Children shorter than 4 feet 9 inches will be required by law to sit in booster seats beginning in 2020.

By Rebecca Macatee
April 25, 2019
Booster seat
Credit: KaliAntye/Shutterstock

April 25, 2019

Many tweens will try and tell you they don't need booster seats anymore, but a new law in Washington state says otherwise. Beginning January 1, 2020, children under 4 feet 9 inches who have outgrown the child harness car seat will be required by law to sit in a booster seat. And if they don't, their parents can be ticketed.

Governor Jay Inslee signed the stricter car seat regulations into law last week. Under House Bill 1012, most kids will need a booster seat until 10 to 12 years of age. This aligns with the recommendations from the American Academy of Pediatrics, which states children who have outgrown the forward-facing car safety seat should use a belt-positioning booster seat until the vehicle's lap and shoulder seat belt fits properly.

Beth Ebel, M.D., a professor of pediatrics at the University of Washington School of Medicine and member of the Washington State American Academy of Pediatrics, said the new, stricter booster seat regulations "will help parents protect their children on the road."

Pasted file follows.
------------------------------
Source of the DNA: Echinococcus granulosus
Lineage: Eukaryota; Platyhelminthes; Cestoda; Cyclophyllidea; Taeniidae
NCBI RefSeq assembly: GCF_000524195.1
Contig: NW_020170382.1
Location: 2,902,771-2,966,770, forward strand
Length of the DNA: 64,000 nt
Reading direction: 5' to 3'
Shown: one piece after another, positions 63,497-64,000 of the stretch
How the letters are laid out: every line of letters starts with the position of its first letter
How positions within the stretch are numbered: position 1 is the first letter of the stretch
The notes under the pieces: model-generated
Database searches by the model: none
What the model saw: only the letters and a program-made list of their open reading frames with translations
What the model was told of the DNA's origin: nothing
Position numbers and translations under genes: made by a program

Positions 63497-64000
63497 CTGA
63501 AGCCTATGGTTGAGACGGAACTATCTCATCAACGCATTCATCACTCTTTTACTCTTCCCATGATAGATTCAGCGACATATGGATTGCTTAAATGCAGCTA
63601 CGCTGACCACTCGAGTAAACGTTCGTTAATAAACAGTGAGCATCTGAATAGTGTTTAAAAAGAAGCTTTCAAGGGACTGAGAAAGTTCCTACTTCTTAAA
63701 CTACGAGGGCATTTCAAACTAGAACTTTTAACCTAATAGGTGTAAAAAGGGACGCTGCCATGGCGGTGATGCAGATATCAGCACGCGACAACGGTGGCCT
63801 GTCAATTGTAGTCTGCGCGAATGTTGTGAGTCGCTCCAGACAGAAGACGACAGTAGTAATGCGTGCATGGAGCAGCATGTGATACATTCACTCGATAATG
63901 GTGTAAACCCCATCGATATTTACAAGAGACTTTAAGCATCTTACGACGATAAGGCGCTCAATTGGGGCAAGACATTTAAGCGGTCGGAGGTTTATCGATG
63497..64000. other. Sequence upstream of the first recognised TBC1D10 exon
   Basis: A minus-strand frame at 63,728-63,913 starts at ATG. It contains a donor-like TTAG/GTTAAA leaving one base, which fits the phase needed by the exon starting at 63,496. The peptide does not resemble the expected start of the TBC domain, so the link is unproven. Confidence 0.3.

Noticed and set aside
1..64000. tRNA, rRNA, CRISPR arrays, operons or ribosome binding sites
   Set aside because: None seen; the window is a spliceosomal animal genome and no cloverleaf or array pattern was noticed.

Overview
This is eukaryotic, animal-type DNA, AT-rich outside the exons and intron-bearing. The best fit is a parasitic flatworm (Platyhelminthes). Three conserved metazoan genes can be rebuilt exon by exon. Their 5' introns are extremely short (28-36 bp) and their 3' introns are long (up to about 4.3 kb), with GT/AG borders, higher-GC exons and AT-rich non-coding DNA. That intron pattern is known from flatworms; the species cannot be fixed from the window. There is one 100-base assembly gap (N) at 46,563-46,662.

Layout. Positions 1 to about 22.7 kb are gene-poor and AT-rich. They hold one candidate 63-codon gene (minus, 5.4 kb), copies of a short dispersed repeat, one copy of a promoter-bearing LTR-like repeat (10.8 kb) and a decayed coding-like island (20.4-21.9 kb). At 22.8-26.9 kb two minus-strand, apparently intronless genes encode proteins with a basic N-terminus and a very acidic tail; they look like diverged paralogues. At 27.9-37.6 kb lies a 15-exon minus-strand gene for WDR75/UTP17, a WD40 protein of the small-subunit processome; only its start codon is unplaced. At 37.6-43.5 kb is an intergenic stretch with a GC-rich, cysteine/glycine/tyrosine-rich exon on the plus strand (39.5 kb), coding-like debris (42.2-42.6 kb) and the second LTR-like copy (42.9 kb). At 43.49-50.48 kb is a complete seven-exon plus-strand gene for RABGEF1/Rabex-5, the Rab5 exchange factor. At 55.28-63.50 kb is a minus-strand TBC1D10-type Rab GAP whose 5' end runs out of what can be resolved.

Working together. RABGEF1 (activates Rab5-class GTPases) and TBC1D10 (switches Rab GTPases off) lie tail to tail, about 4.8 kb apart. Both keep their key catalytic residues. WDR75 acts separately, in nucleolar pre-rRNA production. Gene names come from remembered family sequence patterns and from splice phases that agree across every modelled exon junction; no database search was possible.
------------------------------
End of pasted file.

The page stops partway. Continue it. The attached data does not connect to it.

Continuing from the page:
Dr. Ebel, who studies transportation safety at the Harborview Injury Prevention and Research Center and cares for injured children at Harborview Medical Center in Seattle, Washington, has testified in support of a stronger law for three years.

According to a University of Washington press release, Dr. Ebel regularly sees kids 8 to 12 years of age "with completely preventable injuries, even at relatively slow speeds like 30 miles per hour." These injuries can be prevented by the proper booster seat, which is why Dr. Ebel advocated for the updated Washington law.

"When I talk to parents about child safety, they say, 'Why isn't this the law?'" she said. "Now that Washington law is updated, more families will follow these guidelines and more kids will come home safe. At the end of the day, that's what's important."

In addition to its booster seat mandate, House Bill 1012 requires that children under age 2 use rear-facing car seats until they reach the highest weight or height allowed by the seat manufacturer. Children ages 2 to 4 should use forward-facing, age-appropriate child harness seats until they reach the seat's height and weight limits.

These regulations, again, align with the recommendations of the AAP. Additionally, all children under the age of 13 should be properly buckled in the rear seats of vehicles for optimal protection.